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Facing disappointment

Bringing a spiritual perspective to daily life

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It was 6:45 on a Sunday morning, and the sun and my three-year-old grandson were both peeping just over the covers of my bed. "Grammy, it's time to get up."

"Oh, sweetie, Grammy needs just five more minutes to sleep, then I'll get up."

A pause of contemplative quiet from the little guy, then this eye-opener: "Grammy, I'm not disappointed – I'm just hungry." It was said with calm and utter reasonableness. In two seconds I was out of bed, had my robe on, and was headed down the stairs to fix a bowl of cereal for this precious one.

I've thought about my grandson's statement since then. At first I thought that he didn't really mean "disappointed." But as I thought about it, it seemed exactly the right word. He was telling me that he wasn't being fussy, willful, or unreasonable; he had a need and was certain that I would want to fulfill it. And I did.

This gave me a new perspective on disappointment and changed my approach to dealing with it. It's easy to think of disappointment as an involuntary response to an outward circumstance or situation – one of those things you almost have tofeel initially but then can master through reasoning, passage of time, or a change of circumstances. But what if we could see up front that disappointment is the result of willfulness? We want circumstances to turn out in a certain way, and when they don't, we feel unhappy. But the insisting on how we want things to turn out does not happen involuntarily, and this preconceived outcome is at the heart of disappointment.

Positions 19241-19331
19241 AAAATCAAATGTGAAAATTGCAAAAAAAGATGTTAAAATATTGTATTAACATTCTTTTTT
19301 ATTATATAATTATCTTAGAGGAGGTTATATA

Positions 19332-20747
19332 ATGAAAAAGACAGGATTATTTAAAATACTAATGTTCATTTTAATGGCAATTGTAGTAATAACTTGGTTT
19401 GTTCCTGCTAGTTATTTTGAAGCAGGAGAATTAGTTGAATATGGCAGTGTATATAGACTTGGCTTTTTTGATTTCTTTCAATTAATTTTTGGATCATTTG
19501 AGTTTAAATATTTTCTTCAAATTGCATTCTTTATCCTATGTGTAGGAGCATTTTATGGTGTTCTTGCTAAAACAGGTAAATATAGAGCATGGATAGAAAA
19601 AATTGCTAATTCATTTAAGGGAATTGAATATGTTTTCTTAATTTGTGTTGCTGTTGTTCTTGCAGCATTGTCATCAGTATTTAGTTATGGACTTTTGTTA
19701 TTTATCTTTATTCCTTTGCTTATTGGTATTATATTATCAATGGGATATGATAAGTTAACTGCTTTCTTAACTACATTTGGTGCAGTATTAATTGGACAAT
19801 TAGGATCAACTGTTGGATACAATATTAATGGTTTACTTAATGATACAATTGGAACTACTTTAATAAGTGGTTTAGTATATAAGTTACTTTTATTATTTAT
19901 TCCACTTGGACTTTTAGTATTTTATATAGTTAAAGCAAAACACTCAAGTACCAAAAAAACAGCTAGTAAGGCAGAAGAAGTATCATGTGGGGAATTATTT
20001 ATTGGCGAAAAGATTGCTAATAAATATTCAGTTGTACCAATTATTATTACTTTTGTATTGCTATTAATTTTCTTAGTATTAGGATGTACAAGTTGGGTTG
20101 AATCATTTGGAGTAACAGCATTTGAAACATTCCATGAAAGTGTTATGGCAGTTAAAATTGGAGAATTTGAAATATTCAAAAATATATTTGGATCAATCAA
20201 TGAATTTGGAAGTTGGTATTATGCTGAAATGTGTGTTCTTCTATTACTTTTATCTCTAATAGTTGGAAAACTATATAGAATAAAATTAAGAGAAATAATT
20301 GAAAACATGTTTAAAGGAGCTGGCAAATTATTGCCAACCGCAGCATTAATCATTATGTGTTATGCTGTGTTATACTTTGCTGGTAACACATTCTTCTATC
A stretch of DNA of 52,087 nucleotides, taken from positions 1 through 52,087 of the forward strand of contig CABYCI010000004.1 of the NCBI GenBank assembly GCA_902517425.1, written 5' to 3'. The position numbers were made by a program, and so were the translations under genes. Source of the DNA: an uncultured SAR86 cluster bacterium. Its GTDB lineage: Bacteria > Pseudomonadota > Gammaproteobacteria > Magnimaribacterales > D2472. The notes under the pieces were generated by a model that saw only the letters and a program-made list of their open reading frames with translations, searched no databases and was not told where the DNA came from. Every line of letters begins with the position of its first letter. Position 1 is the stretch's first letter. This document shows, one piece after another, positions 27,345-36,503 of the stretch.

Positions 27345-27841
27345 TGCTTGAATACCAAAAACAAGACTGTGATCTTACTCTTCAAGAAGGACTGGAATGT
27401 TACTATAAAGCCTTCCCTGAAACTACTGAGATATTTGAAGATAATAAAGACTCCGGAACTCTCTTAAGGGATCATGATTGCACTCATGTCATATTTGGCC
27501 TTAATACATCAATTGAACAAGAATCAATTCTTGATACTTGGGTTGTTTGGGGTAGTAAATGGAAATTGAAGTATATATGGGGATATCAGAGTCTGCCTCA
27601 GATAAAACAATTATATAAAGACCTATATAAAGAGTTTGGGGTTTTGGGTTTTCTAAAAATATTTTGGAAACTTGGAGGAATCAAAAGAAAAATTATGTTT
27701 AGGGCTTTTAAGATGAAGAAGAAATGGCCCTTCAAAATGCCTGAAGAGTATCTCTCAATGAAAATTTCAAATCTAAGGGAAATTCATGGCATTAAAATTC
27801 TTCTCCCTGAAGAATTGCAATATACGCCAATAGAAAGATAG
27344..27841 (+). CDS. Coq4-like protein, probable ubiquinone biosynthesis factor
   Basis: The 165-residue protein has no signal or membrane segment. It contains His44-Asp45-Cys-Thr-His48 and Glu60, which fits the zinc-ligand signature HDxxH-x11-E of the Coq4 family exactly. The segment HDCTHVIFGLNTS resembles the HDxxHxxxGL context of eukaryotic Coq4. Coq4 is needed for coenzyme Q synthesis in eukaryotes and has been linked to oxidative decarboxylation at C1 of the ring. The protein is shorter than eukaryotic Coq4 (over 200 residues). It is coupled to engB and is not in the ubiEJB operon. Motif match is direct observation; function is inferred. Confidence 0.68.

Jesus struggled with disappointment in the garden of Gethsemane. It was after a poignant supper with his disciples, during which he poured out in symbolic gestures and tender words his hope that they would take up his lifework and carry the torch of healing.

He knew already that Judas would betray him, and I think he must have felt heavy with sadness as the time approached for his crucifixion. He went into the garden to pray. Twice he went back to the disciples and found them asleep. He woke them and expressed disappointment that they weren't praying with him. But they did not live up to his expectations. And after the third trip back from the garden, Jesus prayed, "... not my will, but thine, be done" (Luke 22:42). Trusting God's will didn't result in the failure of his mission but in the triumph of his resurrection and ultimately his ascension.

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